Traditions Stemmed from Europe: European, American and Australian Gift Giving 101

Though there are slight variations, gift giving among western European countries and the countries in which they settled–The United States, Canada, South Africa and Australia–is pretty consistent.

 

Like many other countries, gift giving traditions, occasions, customs and etiquette stem from the religious preferences of those who originally settled that region. For Europe and the countries in which it settled, gift giving coincides with the Christian philosophy.

 

Gift Wrap and Presentation: Gifts should be wrapped nicely or arranged in gift bags with tissue paper. It is also expected that a card will be given that has a message and tells who the gift is from. Colors don’t hold a lot of symbolism, however, wrapping often correlates with the holiday like green and red paper for Christmas.

 

Gifts are usually given and opened upon arrival or at a traditional time (after cake at birthday parties, at home after the wedding) and in front of the giver.

 

Etiquette: Thank you cards are seen as the proper way to thank someone for a gift. It is also expected that if you gave someone a gift for their birthday or another holiday, they would return the favor when your time comes around.

 

In Ireland gifts are often refused a few times before accepting. It’s believed that this is derived from the potato famine times when recipients wanted to ensure that the giver could really afford to give them a gift without embarrassment.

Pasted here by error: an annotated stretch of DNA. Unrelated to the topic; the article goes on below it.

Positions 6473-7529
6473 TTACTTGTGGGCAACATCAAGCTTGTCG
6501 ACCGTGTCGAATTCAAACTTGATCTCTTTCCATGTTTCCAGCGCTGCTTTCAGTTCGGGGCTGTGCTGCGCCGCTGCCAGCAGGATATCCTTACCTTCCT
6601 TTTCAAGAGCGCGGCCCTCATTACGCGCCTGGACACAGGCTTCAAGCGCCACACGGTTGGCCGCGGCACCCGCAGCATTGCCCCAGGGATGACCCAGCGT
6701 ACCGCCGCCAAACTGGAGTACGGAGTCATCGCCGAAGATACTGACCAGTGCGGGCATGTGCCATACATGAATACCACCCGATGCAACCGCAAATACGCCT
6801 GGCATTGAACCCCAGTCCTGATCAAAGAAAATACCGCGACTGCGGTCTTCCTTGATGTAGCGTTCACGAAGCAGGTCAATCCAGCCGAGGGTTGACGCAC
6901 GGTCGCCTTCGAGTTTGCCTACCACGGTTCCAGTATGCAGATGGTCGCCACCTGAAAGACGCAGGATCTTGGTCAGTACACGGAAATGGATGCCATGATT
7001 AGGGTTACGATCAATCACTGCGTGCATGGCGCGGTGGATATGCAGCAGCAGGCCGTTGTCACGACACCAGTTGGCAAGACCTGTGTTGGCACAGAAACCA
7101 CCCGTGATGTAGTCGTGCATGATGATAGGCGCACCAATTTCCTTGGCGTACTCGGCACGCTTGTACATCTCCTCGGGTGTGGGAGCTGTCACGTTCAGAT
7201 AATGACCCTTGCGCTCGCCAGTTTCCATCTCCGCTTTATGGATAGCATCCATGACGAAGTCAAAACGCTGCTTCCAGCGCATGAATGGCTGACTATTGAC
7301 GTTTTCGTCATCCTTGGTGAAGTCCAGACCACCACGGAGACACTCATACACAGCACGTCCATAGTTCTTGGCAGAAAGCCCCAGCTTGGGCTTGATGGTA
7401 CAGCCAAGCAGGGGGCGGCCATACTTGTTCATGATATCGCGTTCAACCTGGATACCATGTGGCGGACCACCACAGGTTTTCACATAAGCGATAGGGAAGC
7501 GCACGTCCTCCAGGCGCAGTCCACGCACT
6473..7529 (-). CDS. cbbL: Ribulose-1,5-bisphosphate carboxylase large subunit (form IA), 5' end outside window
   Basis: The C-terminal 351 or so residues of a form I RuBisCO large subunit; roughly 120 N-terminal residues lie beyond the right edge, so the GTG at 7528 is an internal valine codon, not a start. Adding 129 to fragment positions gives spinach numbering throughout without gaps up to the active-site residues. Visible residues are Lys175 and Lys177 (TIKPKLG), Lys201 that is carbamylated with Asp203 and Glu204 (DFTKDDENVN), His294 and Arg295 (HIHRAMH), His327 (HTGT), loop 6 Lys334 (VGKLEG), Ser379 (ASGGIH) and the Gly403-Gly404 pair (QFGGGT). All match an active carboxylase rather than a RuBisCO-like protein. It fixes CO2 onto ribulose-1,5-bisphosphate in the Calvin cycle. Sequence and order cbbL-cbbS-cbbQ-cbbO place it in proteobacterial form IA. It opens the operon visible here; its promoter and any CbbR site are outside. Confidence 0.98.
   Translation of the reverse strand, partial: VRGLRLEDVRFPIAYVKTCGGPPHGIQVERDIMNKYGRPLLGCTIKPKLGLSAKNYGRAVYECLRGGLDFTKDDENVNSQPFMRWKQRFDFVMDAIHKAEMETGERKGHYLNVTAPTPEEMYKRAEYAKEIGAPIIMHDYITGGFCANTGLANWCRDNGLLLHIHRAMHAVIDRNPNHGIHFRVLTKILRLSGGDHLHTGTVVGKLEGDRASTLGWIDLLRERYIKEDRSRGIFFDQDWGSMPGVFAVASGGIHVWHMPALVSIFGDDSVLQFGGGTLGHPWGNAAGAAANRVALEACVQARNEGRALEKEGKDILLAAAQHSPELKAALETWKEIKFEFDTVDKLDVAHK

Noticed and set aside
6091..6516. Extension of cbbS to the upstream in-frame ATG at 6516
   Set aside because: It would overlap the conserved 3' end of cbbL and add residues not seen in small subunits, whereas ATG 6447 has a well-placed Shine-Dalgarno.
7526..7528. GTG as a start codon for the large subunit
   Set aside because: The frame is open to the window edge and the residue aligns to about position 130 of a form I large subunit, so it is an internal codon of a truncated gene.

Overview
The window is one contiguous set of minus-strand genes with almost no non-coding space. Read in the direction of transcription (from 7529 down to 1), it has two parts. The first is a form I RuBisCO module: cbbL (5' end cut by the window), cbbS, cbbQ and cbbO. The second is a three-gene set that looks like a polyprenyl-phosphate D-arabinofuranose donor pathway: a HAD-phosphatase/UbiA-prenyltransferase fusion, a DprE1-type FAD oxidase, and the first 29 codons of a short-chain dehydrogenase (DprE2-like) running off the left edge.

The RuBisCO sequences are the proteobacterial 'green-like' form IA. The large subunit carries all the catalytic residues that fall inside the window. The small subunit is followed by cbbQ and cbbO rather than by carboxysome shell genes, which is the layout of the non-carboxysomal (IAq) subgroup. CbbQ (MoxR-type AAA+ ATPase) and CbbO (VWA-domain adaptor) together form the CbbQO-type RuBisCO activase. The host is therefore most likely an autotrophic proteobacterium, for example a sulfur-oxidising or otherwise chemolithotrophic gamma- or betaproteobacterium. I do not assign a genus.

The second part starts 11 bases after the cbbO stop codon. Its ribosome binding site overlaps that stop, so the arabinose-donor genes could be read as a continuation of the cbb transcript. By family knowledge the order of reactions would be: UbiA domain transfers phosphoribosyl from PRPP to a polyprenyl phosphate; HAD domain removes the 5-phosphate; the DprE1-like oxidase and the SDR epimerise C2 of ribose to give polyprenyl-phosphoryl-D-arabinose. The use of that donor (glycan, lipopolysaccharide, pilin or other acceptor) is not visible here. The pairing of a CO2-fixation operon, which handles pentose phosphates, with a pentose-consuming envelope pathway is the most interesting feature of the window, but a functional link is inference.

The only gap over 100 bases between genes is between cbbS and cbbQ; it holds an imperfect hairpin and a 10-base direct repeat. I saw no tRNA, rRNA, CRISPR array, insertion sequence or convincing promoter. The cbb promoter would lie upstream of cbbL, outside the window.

Go to Gifts: You can’t go wrong with edible gifts or a nice bottle of wine or liquor.

 

Gift cards and gift baskets are very popular. In Australia, gift baskets are called “gift hampers.’

 

Flowers are another popular gift but keep in mind that in Europe they still often adhere to old European tradition in flower gifting. This rule states that red roses are reserved for romantic intentions, chrysanthemums are used to decorate graves, never give 13 flowers (it’s bad luck) and bouquets should be made up of an odd number of flowers.

 

With the global attempt at keeping the planet green, trends in green gifting have been emerging. This includes things like non material gift giving like experience gifts and digital gifts via the internet. Another trend has been “gifts that give back’ to charity causes.

 

Taboo Gifts: When gifting overseas, don’t give someone something from your country that their country is famous for. For example don’t give beer in Germany, don’t give chocolate in Belgium. Don’t give wine or cheese in France.

 

Business Gift Giving Standards: Generally, gift giving isn’t a part of a business exchange. However, it’s common for employers to give employees gifts at Christmas time whether it is in the form of a bonus, gift card or small gift.

 

Historical Gift Giving: England started the trend of experience gifts. Red Letter Days, the first experience gift company started in England in 1989.

 

Gift Giving Occasions: Christmas is the biggest gift giving occasion and department stores make 30% of their revenue for the year in the month leading up to Christmas.